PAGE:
Early Brake Cross-Shafts
SECRET FORD MODEL A RECALL
It is now common practice for vehicle manufacturers to issue public recalls to rectify manufacturing faults. In the time of the Ford Model A manufacture, this was not common practice. In 1928 it was a different world when the individual was ultimately responsible for looking after himself.
The initial Model A brake mechanism was designed to apply equal pressure on all four brake rods through a complex system of equaliser lever and sliding pivots on the two cross shafts. Two stops were formed from the frame cross member and assisted the adjustment procedure (Refer Jan.1928 Ford Service Bulletin). To simplify adjustment, Ford replaced the adjustable brake rods with nonadjustable rods possibly as early as April 1928. In June 1928, the Service Bulletins commented that the stops in the back flange of the centre cross member were now eliminated.
In correspondence to the Ford Dealers reference was made to the installation of a “mystery” part on cars which were manufactured without the brake shaft stops. This involved vehicles manufactured from approximately mid April 1928 to September 1928, i.e. some 250,000 cars. It was found that these stops prevented any possibility of the brake equaliser coming out of the brake operating shaft. This implies that in some cars the brake system had fallen apart!!
The dealers/service outlets were instructed to install part No, A-2476 on the frame cross member to form the stops that had been removed. Further more it was deemed not necessary to bring this modification to the attention of the owner. To the best of the writers knowledge, part No. A- 2476 was not listed in any Ford Parts Price List.
In November 1928 Ford reported that the complicated equaliser cross shaft assembly had been replaced with a single one piece cross shaft.
If you have a 1928 Model A with the original brake assembly, check that the cross member has the stops, i.e. the original stops formed in the cross member or the retro fitted part, (A-2476)
John Moorehead, MARC WA Newsletter Jan 2017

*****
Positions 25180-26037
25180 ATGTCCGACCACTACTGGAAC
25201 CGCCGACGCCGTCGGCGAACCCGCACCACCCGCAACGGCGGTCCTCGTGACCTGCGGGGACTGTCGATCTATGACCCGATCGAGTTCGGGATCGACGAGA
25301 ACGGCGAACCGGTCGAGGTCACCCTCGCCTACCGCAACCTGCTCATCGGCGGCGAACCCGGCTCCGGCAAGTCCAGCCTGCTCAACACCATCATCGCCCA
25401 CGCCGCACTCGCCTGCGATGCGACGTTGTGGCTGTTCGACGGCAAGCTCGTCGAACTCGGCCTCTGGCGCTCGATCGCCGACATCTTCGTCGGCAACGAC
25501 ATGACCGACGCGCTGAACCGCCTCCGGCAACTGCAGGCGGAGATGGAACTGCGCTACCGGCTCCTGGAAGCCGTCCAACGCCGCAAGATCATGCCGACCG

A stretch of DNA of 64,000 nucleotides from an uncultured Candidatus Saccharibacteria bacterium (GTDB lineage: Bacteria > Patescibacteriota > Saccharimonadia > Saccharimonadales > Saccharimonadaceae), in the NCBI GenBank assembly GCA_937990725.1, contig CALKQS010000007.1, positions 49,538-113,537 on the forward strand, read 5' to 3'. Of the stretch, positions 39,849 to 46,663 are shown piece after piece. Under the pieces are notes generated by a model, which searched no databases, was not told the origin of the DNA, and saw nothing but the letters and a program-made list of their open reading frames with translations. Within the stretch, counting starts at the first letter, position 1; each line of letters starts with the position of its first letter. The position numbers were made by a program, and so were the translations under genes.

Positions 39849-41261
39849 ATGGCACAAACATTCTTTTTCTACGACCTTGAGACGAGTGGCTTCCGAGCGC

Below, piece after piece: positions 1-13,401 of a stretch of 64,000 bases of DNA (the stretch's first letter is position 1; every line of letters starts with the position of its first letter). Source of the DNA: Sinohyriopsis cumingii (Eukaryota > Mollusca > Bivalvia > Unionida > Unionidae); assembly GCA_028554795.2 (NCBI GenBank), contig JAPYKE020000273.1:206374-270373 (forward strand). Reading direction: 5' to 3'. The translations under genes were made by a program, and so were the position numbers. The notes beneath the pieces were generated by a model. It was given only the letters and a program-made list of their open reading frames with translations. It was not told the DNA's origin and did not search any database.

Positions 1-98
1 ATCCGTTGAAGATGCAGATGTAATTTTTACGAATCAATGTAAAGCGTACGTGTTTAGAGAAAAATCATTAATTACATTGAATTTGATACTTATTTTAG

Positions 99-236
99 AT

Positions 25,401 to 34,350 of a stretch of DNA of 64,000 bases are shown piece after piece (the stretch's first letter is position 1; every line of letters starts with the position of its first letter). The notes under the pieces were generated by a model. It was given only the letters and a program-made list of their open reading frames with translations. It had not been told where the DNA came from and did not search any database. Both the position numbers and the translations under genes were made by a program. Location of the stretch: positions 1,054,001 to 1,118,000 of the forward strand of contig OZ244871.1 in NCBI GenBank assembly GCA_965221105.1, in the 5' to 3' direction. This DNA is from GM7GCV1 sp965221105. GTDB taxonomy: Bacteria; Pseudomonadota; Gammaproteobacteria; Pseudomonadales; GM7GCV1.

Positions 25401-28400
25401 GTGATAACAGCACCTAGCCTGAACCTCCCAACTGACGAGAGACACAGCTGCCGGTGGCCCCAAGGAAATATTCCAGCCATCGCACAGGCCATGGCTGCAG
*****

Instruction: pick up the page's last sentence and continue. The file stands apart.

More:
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Removing Difficult Hinge Pins
In order to fit my new external mirrors to my Sports Coupe, the top hinge pins needed to come out. After a week of spraying them with Break Away (my latest highly recommended penetrating spray), and thumping them with a pin punch and gympie, they hadn’t budged.
After searching the internet, canvassing expert and non-expert opinions, I was almost at the stage of trying to remove the hinges (would that have been any easier?), using heat, and re-painting them.
Then in the wee hours of one morning (when I thought I was asleep), I came up with the successful solution. It involved the use of my cheap, monster 1500W hammer drill/jack hammer (pictured).
Using my normal drill, I drilled a small dimple in the bottom of the hinge pin to try to stop the pointed chisel tip from sliding off. Because I couldn’t get the big jack hammer directly under the hinge, and it was always going to jump off towards the car, I notched a piece of wood for my accomplice to hold to keep the chisel tip in position.
After that preparation, one pin took about 10 seconds of high pressure and heavy percussion before it popped-free, while the other came free very quickly.
Sadly, it appears Bunnings don’t sell this beast anymore. My recollection is that it only cost about $100 about 8 years ago. If you need to drill through concrete and your normal hammer drill is struggling – this thing makes short work of it. And if you need to breakup brickwork, the big chisel tip slices through mortar.
I didn’t think to take a photograph of this at the time, so this “after the event” shot shows the chisel tip under the new mirror bolt instead of under the old hinge pin.
Ian Steer, MARC WA Newsletter July 2018
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Bud Vases for Closed Cars
For those interested in a pair of Bud Vases for their closed car who find the price (US$195) a little high for repro units considering what they are, and baulk at the cost of original sets, this hint offers a good alternative.
If you are savvy in using Ebay, you may find the search criteria “bud vase” not very productive and, if original car bud vases are found, very expensive. Try your search using the word “epergne”. Epergne is often used to describe a bud vase as used in a house, but luckily for us sometimes epergne is used to describe original vintage car bud vases. If your search does not yield a set of original car bud vases and you are impatient, then with a little imagination, patience and research you could find pairs of small house vases in a very wide range of designs, colours and sizes that may be just as suitable. Look for pairs.
You will probably need to fabricate a bracket or, alternatively, Snyders sell brackets if you are sure the epergne vase will fit.
Hint: Remember those chrome stand tea candle holders popular a few years ago? The individual candle holders are perfect as brackets. These litter your local Salvo or Good Sammy shop for $1, and with a little effort you can make many brackets from one stand.
Be aware: Most epergne on offer will be household flower display vases and as such not suitable for our use. So for something which looks promising, it is important you seek a full description, including dimensions and overall appearance, and you will need to consider how you will attach the bracket to your car.
I am sure you will find something unique for your Model A closed car for much less than the standard repro car bud vases on offer.
If it all sounds too challenging Snyders have nice bud vase sets and brackets to suit for US$195 vase pair + US $49.95 brackets.
Fred Manwaring, MARC WA Newsletter June 2012
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